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genza bannerWe serve a community of dedicated amateur family researchers. Anyone who hasn't ever dabbled in genealogical research can imagine the relief, joy and great exultation that the genealogist experiences on having made a breakthrough, or finds the final link to complete a family line. It truly is the experience of a lifetime.
Families have migrated far and wide within South Africa. Later descendants of families that arrived in South Africa as early as 1676 trekked North and East, some ending in the present day Namibia and or even further afield to Angola and Kenya. Tracing their footsteps, opens up new worlds, and gives one insight into cultural, political and the religious motivation for these great treks.
The Genealogical Society of South Africa (GSSA) that was established in 1964 has twelve branches of which eleven are land based and one which is an electronic branch catering for members worldwide, via the internet. Each branch arranges its own activities and meets all year round apart from December and January. More information can be gleaned by visiting the branch pages of www.genza.org.za. Members  become close friends and are more than happy to assist newcomers with their research. Many a dead end has been resolved by discussing the issue with a fellow genealogist.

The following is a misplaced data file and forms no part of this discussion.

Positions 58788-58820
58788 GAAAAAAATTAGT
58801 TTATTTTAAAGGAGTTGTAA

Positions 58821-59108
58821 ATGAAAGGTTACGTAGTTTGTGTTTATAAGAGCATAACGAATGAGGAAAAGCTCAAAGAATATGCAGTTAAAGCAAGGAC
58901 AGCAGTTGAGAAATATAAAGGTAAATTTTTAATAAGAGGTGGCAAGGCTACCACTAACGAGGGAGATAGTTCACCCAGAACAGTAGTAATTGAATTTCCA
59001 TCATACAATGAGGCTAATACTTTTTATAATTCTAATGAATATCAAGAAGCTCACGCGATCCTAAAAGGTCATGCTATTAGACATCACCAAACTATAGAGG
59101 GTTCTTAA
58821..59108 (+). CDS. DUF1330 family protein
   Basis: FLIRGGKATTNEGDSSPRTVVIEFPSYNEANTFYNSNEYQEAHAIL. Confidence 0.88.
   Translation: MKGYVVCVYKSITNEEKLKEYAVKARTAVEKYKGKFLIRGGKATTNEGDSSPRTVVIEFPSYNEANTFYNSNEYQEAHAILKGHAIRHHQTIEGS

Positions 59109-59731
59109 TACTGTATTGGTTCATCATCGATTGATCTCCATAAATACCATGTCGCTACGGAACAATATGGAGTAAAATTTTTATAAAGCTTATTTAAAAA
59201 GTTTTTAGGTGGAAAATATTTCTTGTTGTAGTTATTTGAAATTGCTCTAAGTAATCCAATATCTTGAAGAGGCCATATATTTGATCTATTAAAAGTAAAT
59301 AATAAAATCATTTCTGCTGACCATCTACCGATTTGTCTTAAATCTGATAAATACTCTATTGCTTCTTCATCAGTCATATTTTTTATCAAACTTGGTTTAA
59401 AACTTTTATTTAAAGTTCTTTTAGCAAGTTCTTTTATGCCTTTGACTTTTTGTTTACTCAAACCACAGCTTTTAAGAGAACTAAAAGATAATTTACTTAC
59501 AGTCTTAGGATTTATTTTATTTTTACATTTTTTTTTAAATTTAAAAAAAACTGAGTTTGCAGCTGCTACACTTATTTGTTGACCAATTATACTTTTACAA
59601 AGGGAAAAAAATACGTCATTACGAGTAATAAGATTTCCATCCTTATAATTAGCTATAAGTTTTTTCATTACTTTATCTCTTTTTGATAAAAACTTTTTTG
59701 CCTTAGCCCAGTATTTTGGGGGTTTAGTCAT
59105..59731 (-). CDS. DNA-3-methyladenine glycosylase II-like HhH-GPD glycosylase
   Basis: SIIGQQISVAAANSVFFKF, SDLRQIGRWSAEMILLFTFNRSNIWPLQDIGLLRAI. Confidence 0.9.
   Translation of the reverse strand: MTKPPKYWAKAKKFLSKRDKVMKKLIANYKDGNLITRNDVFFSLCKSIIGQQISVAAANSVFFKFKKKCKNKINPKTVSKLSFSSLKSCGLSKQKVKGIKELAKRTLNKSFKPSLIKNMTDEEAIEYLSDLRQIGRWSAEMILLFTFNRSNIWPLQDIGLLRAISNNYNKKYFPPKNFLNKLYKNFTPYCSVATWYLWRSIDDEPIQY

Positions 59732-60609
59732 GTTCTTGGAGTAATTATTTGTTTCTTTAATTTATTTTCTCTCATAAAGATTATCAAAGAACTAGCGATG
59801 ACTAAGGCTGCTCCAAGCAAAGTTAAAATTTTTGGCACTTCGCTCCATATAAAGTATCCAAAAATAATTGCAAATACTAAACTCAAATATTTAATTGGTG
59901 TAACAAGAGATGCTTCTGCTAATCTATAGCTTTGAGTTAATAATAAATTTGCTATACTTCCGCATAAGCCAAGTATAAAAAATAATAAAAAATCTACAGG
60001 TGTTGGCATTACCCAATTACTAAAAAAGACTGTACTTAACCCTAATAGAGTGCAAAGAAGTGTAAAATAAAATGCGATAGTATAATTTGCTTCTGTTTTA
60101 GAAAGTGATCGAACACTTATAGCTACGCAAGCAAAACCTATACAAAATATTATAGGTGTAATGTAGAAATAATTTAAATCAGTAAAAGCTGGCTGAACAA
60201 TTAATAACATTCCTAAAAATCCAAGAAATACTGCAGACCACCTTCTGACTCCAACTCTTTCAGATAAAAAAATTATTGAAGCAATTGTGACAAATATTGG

Our aim and goal is:

  • To promote and facilitate interest and research in genealogy and family history to present members, to the genealogical hobbyist and to all members of the public who may be interested in genealogy and/or family history.
  • To promote general understanding of Genealogy and its value, to understand and maintain professional status and dignity for genealogists amongst members of the Genealogical Society of South Africa and the general public.
  • To encourage the observance of the highest standards of research by members of the Society.
  • To provide a wide range of educational courses, research programmes and services for the general benefit of GSSA branches and members, as well as any other service or assistance as may from time to time be decided upon by the National Council of the GSSA.
  • To encourage and develop links with Family History Societies.
  • To establish and maintain contact with like minded Societies throughout the world.
  • To establish a certification program to promote the reliability, professionalism and integrity of all South African Genealogists and Record Researchers.
  • To assist in the preservation of all genealogical records and memorabilia

                                                                          

 

The Familia / Best Article 2019

1e Familia BuitebladThe Familia / Best Article 2019

The Familia is the Quarterly Journal of the Genealogical Society of South Africa. On the photo above, the first cover of the Familia published during 1965/66 can be seen. The Northern Transvaal Branch of the GSSA has since the early 2000 presented a yearly prize, available for the best article published during a particular year.